The Christmas after my return from England I was married. It was December 19, 1969, and I was deeply, madly, wildly in love. I wondered as we waited in the hallway to enter the sealing room if I would ever be able to carve a turkey and file a joint tax return – that’s what I worried about. But the ecstasy I knew then was only a down payment on what I feel for Grandma Patsy today.
Christmas 1970, I had just returned from active duty in the Army, having completed my training at Fort Ord, California. Jeff was born in January, 1971. While at Fort Ord, my testimony of Joseph Smith as a true prophet of the Lord Jesus Christ was cemented into place with a dream. I had taken every book I could find about Joseph Smith to read while I was on active duty. At night before lights were turned out in the barracks I read about him, then I dreamed about him. Night after night I was immersed in the details of his life, determined not to waste my time in the Army. When the lights went out, I would tuck whatever book I had been reading under my pillow and dream sweet dreams about Joseph until morning.
This is Christmas 2004, thirty-five years since my marriage. Mom and I have been together by many more years than we were single. I cannot imagine life without her. As I witness each of you happily married and enjoying one another’s company so much on those rare occasions when we can all be together, I know my cup is running over with joy. Your children, one by one as they join our family of “Goates Kids” only add to the joy and rejoicing in our posterity.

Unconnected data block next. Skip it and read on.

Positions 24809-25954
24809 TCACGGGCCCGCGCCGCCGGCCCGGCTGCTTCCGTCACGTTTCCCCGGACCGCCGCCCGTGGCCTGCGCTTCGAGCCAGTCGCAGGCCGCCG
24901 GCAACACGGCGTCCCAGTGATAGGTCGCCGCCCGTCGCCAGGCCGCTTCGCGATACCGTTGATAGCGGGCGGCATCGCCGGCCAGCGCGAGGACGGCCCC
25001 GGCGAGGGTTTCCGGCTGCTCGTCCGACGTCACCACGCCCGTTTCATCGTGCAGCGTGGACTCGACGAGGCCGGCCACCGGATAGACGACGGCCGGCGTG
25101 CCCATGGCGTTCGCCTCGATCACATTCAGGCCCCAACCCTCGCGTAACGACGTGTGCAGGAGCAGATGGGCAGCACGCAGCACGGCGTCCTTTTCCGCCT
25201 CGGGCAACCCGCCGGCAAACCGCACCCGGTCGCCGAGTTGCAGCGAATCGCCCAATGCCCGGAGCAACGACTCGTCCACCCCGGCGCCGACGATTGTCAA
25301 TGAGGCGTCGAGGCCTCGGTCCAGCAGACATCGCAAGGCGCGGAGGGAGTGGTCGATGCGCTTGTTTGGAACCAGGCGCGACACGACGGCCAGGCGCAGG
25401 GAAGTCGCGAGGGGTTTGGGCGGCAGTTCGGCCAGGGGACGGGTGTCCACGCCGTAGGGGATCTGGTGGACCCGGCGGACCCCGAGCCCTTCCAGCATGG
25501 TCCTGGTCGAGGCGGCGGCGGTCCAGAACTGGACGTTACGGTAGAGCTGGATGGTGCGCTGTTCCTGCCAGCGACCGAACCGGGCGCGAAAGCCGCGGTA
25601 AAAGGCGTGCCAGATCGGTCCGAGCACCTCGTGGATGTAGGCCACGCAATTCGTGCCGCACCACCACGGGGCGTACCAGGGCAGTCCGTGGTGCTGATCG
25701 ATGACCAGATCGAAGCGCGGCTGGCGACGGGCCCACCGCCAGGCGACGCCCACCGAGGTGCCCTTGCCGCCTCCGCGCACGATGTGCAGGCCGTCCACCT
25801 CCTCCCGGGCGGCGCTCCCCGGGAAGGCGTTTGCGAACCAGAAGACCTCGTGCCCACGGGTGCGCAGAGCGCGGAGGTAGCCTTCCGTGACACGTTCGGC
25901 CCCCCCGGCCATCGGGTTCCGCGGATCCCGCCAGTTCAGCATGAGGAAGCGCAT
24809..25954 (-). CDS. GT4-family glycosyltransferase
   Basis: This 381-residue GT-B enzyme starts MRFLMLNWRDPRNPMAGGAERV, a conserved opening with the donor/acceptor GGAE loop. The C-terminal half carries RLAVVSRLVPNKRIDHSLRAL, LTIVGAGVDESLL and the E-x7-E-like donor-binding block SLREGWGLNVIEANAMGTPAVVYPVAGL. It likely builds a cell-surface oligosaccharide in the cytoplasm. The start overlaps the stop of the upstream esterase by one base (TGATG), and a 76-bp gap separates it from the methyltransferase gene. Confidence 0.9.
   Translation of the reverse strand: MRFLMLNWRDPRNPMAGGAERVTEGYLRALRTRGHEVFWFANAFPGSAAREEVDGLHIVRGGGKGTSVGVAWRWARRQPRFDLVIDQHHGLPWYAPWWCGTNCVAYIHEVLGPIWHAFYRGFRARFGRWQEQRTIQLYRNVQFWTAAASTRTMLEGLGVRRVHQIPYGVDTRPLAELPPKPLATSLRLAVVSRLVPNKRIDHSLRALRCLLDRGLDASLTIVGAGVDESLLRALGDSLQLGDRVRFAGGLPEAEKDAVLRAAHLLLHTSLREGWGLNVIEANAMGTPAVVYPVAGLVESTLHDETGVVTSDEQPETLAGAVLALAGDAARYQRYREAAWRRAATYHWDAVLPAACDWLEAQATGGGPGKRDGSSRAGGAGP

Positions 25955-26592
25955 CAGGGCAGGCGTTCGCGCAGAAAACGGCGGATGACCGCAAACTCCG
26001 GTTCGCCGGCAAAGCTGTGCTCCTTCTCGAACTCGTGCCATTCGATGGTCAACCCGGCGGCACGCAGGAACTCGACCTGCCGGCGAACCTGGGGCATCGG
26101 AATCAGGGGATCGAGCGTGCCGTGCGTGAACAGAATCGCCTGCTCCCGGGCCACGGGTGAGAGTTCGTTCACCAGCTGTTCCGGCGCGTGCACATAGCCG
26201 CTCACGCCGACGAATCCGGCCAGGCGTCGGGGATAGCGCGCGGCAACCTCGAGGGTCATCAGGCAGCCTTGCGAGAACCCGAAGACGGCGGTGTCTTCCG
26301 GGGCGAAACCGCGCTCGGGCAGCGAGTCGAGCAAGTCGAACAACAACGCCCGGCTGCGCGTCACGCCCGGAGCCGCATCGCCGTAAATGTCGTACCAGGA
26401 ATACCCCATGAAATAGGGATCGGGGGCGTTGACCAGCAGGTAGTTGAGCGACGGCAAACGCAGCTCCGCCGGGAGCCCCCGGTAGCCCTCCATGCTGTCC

This morning as I was writing, I remembered a line from my patriarchal blessing, given only weeks before I left for England on my mission – “Your posterity will reflect honor upon you, on the Church, and on our great nation.” Truly, you were known before you were born, since that simple line from my blessing has already been fulfilled in each of you.
But even if I had never been there as an eyewitness to the scenes and places, he has revealed himself to me by the power of the Holy Ghost whenever I pick up the scriptures. He comes alive to me whenever I seek him through repentance. There is no greater gift that has ever come to me than the one I received in my thirteenth year on Christmas Eve 1959. Each year since, that gift has been expanded and magnified beyond my wildest anticipation. I will never forget the Christmas season of 1992, when we buried Adrienne. In the torturous wintry weeks that followed I came to understand the reality of the resurrection morning yet to come. Hope was instilled within me; faith was reaffirmed; knowledge endowed.
My thoughts about the true meaning of Christmas always include my love, my respect and my gratitude for all you teach me about life, about loving, and about living. I feel as though I am just beginning to understand all my life’s lessons about fatherhood.
That you may also be given answers to your prayers is my hope with all my love,